Thursday, December 21, 2006

Pommes de Terre Anna

An oldie but a goodie from Larousse Gastronomique, I've rediscovered this as a great way of turning out deliciously crisp potatoes. My research has told me that the original dish - a large layered potato cake cooked in heaps of clarified butter - was created for the 19th century Parisian courtesan, Anna Deslions, by chef Adolphe Dugléré at the Cafe Anglais. All I can say is that Anna must have been doing some serious 'exercise' to work that butter off. This version is truncated and adapted to make it easier to do at home and somewhat friendlier on the arteries. Two large potatoes will make about 6-7 individual serves as pictured here. I use unwashed sebago potatoes.

Preheat the oven to 180C (fan forced). Peel the potatoes and slice into thin rounds - you can use a mandolin if you have one but a sharp knife will do just as well. In a bowl add the potatoes, a tablespoon of olive oil, and season with salt and pepper. Toss with your fingers separating all the slices so they are all coated with oil. In a non stick muffin tin, pile the slices into the holes and press down.

Add a teaspoon of cold butter to the top of each one and bake for one hour (I've tried it with just oil and the result is not as good. You do need that little bit of butter to produce the crisp burnished look at the edges). About half way through, remove them from the oven and press down gently with a small spatula or the back of a spoon to compact them slightly, then return to the oven. The resulting potatoes with be rich and crisp on the outside with a creamy interior. Serve them top side up for a rustic look or upside down for a more uniform rounded base. I usually make at least double the recipe because I've found no one can resist just ... one ... more.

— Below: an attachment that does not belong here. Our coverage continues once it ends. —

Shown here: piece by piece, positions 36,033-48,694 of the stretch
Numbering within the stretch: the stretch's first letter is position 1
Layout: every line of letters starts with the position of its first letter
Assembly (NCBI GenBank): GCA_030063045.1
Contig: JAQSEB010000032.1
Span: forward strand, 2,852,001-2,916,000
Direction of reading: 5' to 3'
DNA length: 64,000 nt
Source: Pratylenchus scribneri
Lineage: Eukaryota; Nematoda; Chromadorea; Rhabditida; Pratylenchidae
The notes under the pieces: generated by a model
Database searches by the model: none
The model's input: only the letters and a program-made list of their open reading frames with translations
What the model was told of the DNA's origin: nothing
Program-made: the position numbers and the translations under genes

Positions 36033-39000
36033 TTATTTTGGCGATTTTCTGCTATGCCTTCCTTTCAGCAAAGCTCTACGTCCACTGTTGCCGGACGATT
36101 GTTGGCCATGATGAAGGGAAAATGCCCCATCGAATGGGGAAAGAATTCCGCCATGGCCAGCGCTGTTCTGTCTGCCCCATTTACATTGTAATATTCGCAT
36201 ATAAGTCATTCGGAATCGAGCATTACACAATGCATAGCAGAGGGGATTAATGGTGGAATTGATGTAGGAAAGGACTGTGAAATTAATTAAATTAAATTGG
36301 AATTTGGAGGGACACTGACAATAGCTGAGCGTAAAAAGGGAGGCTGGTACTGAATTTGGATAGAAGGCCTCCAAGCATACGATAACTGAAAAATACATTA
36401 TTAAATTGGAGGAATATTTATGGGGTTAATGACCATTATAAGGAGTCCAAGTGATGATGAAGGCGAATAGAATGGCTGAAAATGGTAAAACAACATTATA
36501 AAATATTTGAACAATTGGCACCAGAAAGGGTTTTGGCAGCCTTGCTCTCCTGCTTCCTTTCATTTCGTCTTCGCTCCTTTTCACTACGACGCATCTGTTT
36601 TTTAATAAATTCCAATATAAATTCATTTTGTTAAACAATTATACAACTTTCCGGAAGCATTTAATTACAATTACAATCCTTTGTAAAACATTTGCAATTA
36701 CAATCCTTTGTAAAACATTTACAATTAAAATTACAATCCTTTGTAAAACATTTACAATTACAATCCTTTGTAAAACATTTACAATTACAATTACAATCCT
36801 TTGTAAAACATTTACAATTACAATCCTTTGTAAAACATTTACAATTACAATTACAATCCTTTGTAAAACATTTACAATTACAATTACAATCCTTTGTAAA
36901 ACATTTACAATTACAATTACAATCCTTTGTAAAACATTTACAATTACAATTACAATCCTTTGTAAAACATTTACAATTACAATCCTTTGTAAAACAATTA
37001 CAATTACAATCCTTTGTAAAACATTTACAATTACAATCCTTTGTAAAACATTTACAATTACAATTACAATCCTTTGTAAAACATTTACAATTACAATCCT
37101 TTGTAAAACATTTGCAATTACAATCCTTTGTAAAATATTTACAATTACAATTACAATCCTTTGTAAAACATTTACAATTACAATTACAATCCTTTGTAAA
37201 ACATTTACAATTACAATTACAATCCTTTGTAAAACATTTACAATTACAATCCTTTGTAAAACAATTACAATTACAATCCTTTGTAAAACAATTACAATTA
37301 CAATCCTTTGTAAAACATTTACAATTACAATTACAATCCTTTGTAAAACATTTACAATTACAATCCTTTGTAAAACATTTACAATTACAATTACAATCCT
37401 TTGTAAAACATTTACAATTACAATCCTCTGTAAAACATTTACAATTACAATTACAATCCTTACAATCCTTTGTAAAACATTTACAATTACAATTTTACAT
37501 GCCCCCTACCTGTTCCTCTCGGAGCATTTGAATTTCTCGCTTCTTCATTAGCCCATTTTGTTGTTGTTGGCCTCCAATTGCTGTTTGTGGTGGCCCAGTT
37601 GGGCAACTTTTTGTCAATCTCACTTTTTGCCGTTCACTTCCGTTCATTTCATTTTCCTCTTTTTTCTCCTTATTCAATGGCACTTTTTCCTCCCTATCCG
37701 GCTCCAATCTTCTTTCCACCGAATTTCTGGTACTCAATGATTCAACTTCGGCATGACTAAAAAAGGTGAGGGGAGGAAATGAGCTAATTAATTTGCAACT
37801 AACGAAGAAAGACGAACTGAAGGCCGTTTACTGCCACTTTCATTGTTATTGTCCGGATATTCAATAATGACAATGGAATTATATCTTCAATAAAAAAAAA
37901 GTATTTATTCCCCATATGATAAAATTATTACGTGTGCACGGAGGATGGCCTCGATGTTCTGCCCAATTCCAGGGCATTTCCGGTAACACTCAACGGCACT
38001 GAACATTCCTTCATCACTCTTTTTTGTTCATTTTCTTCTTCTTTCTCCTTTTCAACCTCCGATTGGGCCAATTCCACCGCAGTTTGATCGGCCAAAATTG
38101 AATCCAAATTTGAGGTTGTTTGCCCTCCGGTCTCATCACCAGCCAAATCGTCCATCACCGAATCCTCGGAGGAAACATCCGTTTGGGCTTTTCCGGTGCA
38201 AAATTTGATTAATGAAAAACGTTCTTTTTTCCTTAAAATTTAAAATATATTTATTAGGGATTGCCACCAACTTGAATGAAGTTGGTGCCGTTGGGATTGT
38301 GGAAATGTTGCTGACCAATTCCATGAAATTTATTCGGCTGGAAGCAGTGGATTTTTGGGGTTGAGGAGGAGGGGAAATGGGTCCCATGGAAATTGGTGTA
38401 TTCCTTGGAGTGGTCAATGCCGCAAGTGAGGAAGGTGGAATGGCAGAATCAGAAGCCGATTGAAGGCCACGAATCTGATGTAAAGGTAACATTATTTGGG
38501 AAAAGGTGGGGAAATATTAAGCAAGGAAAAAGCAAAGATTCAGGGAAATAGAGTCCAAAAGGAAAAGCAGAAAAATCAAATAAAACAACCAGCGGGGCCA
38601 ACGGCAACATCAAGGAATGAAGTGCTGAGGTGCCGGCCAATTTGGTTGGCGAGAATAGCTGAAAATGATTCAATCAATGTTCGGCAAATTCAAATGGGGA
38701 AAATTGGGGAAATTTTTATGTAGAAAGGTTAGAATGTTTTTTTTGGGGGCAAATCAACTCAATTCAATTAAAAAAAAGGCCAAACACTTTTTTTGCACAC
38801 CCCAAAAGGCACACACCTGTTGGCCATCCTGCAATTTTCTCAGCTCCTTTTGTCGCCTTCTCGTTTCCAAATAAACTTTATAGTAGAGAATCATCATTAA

8 Comments:

Anonymous jules said...

these look amazing reb...was looking for a different take on roast spuds for christmas lunch...will give these a go..

hope you have a lovely christmas

12:59 PM  
Blogger Helen (AugustusGloop) said...

yum. love the idea of using a muffin tin to bake them.

first time i made a huge potato anna cake it was a brilliant success. second time i made them - total disaster. argh! third time lucky i hope!

3:26 PM  
Blogger neil said...

Nice work saving our waistlines. I'v had a couple of goes at making these and they have finished up a bit like the curate's egg.

8:58 AM  
Blogger Reb said...

hi jules -you have a great XMas too! They'd be great with turkey.

Individual = more crispy bits Helen. You can never have too much of that!

... good in parts Neil? These ones turn out pretty well for em so maybe they'll work for u too

7:31 AM  
Blogger shaz said...

hi there. really nice looking blog you got here. I added your blog as a link on mine. Hope you dun mind. Merry Christmas! Shaz, a foodie blogger from Singapore.

2:14 AM  
Anonymous Ellie said...

These look wonderful, and a great new way for me to try making potatoes!

I hope you had a great holiday season surrounded by loved ones :)

11:54 AM  
Blogger Reb said...

Thanks Shaz - I don't mind at all thanks for linking me in!

Thanks Ellie - and the best holiday wishes for you too!

3:09 PM  
Anonymous Anonymous said...

Hi, Rebecca. I love the sound (and looks) of your potatoes Anna in the non-stick muffin tins.

Here in San Francisco CA, I have an ordinary (non-convection) oven, which reads in Fahrenheit. Can you advise how to translate your cooking instructions (180C fan forced)to my situation?

Thanks in advance --

Roberta

rcmundie@gmail.com

3:34 PM  

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